The True Origins of the Japanese Tempura

It’s European, Not Japanese

People who love fried foods are also in love with tempura. The delicious and crunchy batter coated dish – be it seafood, meat or veggie inside – is a comfort food for most. Most of us would thank the Japanese for inventing tempura, however, we are barking up the wrong tree, for tempura did not originate in Japan.

In 1543, a Chinese ship with some Portuguese sailors on board was headed to Macau, but was swept off course and ended up on the Japanese island of Tanegashima. These were the first ever Europeans to step on Japanese soil. The Portuguese came with guns, not to harm the inhabitants, but to trade. And though the Japanese didn’t like them, they found their ammunition useful as they were in mid-war at the time. Thus began a Portuguese trading post in Japan, starting with firearms and then other items such as soap, tobacco, wool and even recipes.

The Portuguese stayed until 1639 when they were banished because the Japanese regarded their religion, Christianity, as a bit too dangerous to the Japanese culture. Even if they had sailed away, the Portuguese left behind a rich part of their legacy, especially where food was concerned.

The Japanese today deviated from tradition and made the batter less heavy, incorporating fish, other veggies like eggplant, carrots, sweet potatoes, shiitake mushrooms, and of course, the famous shrimp tempura. If you travel to Portugal now, you’d recognised the green beans tempura and you’d say they’re Japanese. You’ll soon know you’re mistaken. The Portuguese even made their tempura crispier by adding a starch called nutrios. They still cook those green beans of old and they’ll tell you it’s nostalgia.

We Tempura Everything in Bellevue, Almost

When you come to FLO in Bellevue, enjoy our hot food selections which include the classic tempura. See that we gave it a unique flair. It’s just the way we do things here.

Osechi Ryori: Going Traditional for New Year in Bellevue

The Concept of Osechi Ryori

A traditional feast is observed in Japan at the start of the New Year. People go back to their hometowns, pay a respectful visit to their local shrine, and enjoy traditional food. That traditional food is the popular osechi ryori, granted a status as a UNESCO Intangible Cultural Heritage.

This practice goes back to the Heian period (794-1185). Ritual offerings of food are conducted to be presented to the gods on sechinichi days. These days marked the changing of the seasons based on the traditional Chinese almanacs. Some days are more important than others, and by far the most important one is the beginning of the New Year. On this day, special dishes were offered to various gods and members of the elite society partake of it as well.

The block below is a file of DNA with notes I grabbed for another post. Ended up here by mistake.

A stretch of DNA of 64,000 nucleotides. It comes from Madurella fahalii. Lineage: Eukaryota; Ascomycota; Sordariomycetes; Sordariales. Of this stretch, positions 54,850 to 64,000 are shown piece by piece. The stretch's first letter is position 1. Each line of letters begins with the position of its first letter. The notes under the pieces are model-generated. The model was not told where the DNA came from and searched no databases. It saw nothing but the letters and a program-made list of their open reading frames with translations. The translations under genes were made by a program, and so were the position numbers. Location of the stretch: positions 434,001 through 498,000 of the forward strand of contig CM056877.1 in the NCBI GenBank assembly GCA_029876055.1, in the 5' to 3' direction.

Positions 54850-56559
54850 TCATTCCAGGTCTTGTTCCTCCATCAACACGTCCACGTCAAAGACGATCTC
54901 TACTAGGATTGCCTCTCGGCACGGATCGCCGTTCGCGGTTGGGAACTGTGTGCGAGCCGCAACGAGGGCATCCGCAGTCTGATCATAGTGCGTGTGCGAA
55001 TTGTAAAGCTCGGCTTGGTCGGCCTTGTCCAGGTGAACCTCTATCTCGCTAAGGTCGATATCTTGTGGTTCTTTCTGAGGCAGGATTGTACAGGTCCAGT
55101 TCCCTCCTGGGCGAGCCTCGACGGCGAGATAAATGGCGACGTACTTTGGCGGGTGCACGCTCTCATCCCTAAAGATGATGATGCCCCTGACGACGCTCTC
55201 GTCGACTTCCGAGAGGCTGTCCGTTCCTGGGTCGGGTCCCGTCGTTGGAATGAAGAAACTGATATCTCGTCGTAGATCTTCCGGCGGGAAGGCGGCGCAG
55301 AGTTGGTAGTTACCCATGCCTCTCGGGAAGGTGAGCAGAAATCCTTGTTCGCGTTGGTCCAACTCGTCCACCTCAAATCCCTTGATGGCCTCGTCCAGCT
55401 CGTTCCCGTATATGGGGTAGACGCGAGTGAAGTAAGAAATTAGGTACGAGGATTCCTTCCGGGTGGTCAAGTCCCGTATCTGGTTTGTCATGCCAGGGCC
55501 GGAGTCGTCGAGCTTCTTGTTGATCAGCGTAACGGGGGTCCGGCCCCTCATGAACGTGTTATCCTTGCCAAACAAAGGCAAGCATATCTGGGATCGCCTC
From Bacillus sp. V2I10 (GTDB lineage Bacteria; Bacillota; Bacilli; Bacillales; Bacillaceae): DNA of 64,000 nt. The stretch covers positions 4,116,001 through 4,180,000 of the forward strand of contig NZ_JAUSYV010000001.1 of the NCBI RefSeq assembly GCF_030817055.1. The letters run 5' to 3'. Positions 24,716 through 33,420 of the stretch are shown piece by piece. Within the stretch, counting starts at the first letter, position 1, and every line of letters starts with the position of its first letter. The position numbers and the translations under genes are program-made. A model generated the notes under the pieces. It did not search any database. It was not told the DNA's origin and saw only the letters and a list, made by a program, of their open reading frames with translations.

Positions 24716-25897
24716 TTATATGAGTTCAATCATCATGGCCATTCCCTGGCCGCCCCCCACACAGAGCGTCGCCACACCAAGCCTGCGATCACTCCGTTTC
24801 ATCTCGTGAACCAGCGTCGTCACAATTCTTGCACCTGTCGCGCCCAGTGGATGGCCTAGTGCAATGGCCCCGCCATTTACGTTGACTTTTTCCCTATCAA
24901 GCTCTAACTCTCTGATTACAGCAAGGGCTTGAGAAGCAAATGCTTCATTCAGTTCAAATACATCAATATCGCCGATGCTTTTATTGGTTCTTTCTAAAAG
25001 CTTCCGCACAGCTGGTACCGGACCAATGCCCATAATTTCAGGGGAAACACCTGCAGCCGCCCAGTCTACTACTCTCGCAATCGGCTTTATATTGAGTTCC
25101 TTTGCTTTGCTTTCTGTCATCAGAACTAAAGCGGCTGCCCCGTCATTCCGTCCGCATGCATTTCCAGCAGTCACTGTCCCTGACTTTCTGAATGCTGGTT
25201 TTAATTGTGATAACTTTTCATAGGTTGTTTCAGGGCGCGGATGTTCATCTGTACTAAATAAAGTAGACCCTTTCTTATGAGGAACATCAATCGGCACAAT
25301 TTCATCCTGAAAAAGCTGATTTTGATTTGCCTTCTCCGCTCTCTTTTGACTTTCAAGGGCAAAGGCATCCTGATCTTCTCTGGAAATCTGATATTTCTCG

Long been practised, this tradition soon spread to the rest of society and by the Edo period (1603-1868), they were being practiced commonly around Japan. Various beliefs came about, curiously and especially that on the first days of the New Year, any kind of work – including cooking – was to be avoided. One theory suggests that the deities shouldn’t be disturbed on these days by the sounds of cooking, or that those who are preparing the foods, especially women, should enjoy their rest and not have to work.

The osechi then was only simple food, like vegetables boiled in soy sauce and vinegar. Over the centuries, many more food varieties were added such that it became a more elaborate affair. These dishes have a special meaning.

Black beans, called Kuromame, mean health, so that a person can be able to work hard in the coming year. Kazunoko is herring roe, means many children. Kōhaku kamaboko is a red and white fish cake not only represents the Japanese flag colors, but also mean evil spirits (red) and purity (white). Tazukuri is sardines boiled in soy sauce and symbolic of a plentiful harvest. Datemaki is an omelette mixed with mashed shrimp or fish paste, associated with learning and scholarship. Kurikinton are sweet dumplings out of chestnuts.; yellow in color, associated with gold and financial prosperity. Kobu is connected to the word yorokobu, or happiness. Tai is made into the traditional food that is fed to a baby 100 days after birth; it’s meant to bring joy and happiness in the new year. Shrimp and Soba both mean longevity.

So if you’re invited to an Osechi Ryori, it’s good to know its background and what those foods mean.

New Year with Osechi

Here at Flo in Bellevue, we bring you this very special cuisine in the Japanese tradition of Osechi Ryori. Greet the New Year with our wide exquisite selections set in beautifully crafted presentations.

The Black Cod

Black Cod: The Succulent Non-Cod Fish

Many fish are called cods and there are many cods in the market sharing similar traits – firm, white, meaty flesh. A few of the most common are Atlantic Cod, a favorite for fish and chips; Lingcod, a favorite for recreational fishing by anglers on the West Coast; Pacific Cod, the second most abundant white fish in the world; Alaskan Pollock, the oilier and stronger-tasting most abundant white fish in the world, used in fish sticks and fast-food fish sandwiches; then there’s the Black Cod.

Black Cod or Sablefish is often called ‘butterfish’ due to its intensely rich, buttery flavour, yet very delicate texture. It is a deep-sea fish, living 5,000 feet (or up to 9,000 feet) in muddy depths below sea level in the Pacific Ocean, from Alaska to British Columbia. It is available in Eastern Pacific (from Southern California to Bering Sea) and Western Pacific (from Kamchatka and Russia to Southern Japan). Its predators are Salmon, Sperm whales, Pacific halibut and Orcas. Its diet consists of squid, small fishes and jellyfish.